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Adjustable Rate Mortgage: Is a mortgage that has an initial rate which adjusts periodically. The initial rate adjusts based upon the movement of an underlying index. There are number of different indexes (i.e.; LIBOR or London Interbank Offer Rate, 11th District cost of funds, T-Bill, etc.). On ARMs, a predetermined margin is added to the index to compute the interest rate. 

Administration Fee:  A American Nationwide Mortgage Funding fee that includes the following: Processing fee, underwriting fee, and document preparation fee. Amortization: - gradual reduction of a mortgage debt through periodic payments according to a schedule over a specified mortgage term. 

Appraisal: A report that sets forth an estimate or opinion of fair market value: also refers to the process by which a value estimate is obtained. 

Arms-Length Transaction:  A transaction negotiated by unrelated parties, each acting in his/her own best interest.

Back-End Ratio: Total debt-to-income ratio. Total monthly obligations divided by gross monthly income. Monthly obligations include: mortgage payment, property taxes, insurance premiums, installment loans, and revolving debt. 

Balloon Mortgage:  A mortgage that has level monthly payments over a stated term but which provides for a lump-sum payment to be due at the end of an earlier specified time (i.e.; 5 & 7 year balloon mortgages, where the payment is fixed for 5 or 7 years then becomes due and payable at the end of the term). 

Bankruptcy: A proceeding in a federal court in which a debtor (one who owes more than his/her assets) is relieved from the payment of debts. 

Buy Down: An arrangement where a party pays a lender an up-front fee, or premium, to "buy down" the interest rate on a loan for a temporary time period, usually one to three years: usually expressed as two numbers. For example, 2/1 where the two represents a 2% rate buydown the first year and the one represents 1% buy down the second year, the third year the rate would revert to the "straight" note rate.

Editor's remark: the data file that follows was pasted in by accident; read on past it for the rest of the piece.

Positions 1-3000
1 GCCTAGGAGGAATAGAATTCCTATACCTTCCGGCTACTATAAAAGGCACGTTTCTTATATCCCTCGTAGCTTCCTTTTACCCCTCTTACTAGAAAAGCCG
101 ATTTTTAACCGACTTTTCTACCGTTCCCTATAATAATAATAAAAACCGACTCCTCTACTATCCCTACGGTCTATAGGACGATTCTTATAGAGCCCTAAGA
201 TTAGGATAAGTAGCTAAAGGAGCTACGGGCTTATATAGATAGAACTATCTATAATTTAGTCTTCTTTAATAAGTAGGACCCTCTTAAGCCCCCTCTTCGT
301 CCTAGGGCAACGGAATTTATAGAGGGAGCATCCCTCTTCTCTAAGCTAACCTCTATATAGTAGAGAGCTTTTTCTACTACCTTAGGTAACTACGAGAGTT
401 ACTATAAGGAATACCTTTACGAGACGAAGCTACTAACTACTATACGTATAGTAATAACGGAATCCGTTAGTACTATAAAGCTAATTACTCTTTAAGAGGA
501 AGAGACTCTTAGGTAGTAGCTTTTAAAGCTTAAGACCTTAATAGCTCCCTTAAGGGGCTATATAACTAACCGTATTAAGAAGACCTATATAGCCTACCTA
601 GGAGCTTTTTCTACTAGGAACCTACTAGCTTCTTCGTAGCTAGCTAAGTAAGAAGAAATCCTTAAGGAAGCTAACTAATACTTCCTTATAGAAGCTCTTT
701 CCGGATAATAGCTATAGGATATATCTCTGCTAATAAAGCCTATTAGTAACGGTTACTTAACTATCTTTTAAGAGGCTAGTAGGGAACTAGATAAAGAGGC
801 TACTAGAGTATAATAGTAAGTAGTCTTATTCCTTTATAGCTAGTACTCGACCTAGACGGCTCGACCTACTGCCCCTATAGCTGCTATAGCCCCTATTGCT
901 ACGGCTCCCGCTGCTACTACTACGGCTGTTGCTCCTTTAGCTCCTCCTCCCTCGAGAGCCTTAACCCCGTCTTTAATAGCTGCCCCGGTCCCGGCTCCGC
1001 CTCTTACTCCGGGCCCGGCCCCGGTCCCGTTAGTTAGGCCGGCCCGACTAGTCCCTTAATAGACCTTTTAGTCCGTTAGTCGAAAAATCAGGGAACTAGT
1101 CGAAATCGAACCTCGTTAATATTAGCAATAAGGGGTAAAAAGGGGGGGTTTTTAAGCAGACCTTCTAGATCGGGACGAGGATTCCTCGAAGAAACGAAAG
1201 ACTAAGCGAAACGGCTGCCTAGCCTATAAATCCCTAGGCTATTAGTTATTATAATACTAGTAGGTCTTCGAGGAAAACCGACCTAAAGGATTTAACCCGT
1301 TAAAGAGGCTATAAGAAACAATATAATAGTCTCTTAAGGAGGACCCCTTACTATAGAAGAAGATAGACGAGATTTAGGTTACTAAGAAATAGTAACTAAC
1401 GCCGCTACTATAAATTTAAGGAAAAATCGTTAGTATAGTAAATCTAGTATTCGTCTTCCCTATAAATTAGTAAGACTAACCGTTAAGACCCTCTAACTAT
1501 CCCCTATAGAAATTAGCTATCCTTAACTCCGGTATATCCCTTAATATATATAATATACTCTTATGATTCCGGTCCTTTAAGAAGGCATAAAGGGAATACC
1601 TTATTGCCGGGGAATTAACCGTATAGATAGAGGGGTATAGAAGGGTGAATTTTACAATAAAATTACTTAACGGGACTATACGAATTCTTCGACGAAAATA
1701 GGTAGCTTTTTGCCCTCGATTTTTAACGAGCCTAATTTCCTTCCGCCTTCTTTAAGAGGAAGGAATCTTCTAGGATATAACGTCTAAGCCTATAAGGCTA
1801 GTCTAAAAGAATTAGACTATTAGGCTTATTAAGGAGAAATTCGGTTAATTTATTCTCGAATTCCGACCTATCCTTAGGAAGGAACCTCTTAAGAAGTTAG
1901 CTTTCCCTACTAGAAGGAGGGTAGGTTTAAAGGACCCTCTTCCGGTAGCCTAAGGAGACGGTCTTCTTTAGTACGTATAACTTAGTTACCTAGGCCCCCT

Cash-Out Refinance:  A transaction that provides cash proceeds to the borrower in excess of 1% of the mortgage amount or provides cash that is used to pay-off consumer debt. 

Cash Reserves:  The amount of liquid assets the borrower has remaining after the mortgage loan transaction is completed. 

Closing Costs:  Money paid by borrowers and sellers to effect the closing of a loan: could include origination fees, discount fees, title insurance, survey fees, attorney's fees, appraisal fees, credit report fees, and prepaid items such as taxes and insurance. 

Combined Loan-to-Value (CLTV): The ratio of the total mortgage liens against the subject property to the lesser of either the appraised value or the sales price. 

Compensating Factors:  Borrower strengths that mitigate or compensate for a borrower's weakness (i.e.; length of employment, considerable cash reserves, etc.). 

Conforming Loans:  loans that do not exceed the maximum loan amount and LTV limitations established by FNMA or FHLMC:

  • $424,100 1 unit

  • $543,000 2 units

  • $656,350 3 units

  • $815,650 4 units

Co-borrower:  Is a person who is jointly and equally liable for repayment of the mortgage obligation. A co-borrower completes an application and submits all documentation and may not be on the security instrument. 

Construction Perm: Construction-to-permanent financing involves the granting of a long term mortgage for the purpose of replacing interim construction financing that the borrower obtained to fund the construction of a new residence. The transaction may be considered as a purchase or a refinance. 

Convertible ARM:  A type of ARM that includes an option for the mortgagor to change the mortgage to a fixed rate mortgage at specified intervals during a predetermined time. 

Cost of Funds Index: Or COFI is an index that is used to determine interest rate changes for certain ARMs. It represents the weighted average cost of interest paid on savings, checking, and advances of the 11th District members of the Federal Home Loan Bank of San Francisco. 

Credit Bureau Repository:  An organization that compiles credit history data directly from lenders and creditors to build in-file credit reports for individuals: the main repositories are TransUnion, Experian and Equifax.

Debt-to-Income Ratio:  Is the ratio of the borrowers total monthly obligations, including housing expenses and recurring debts to monthly income. It is used to determine the borrower's capacity to repay the mortgage and all other debts.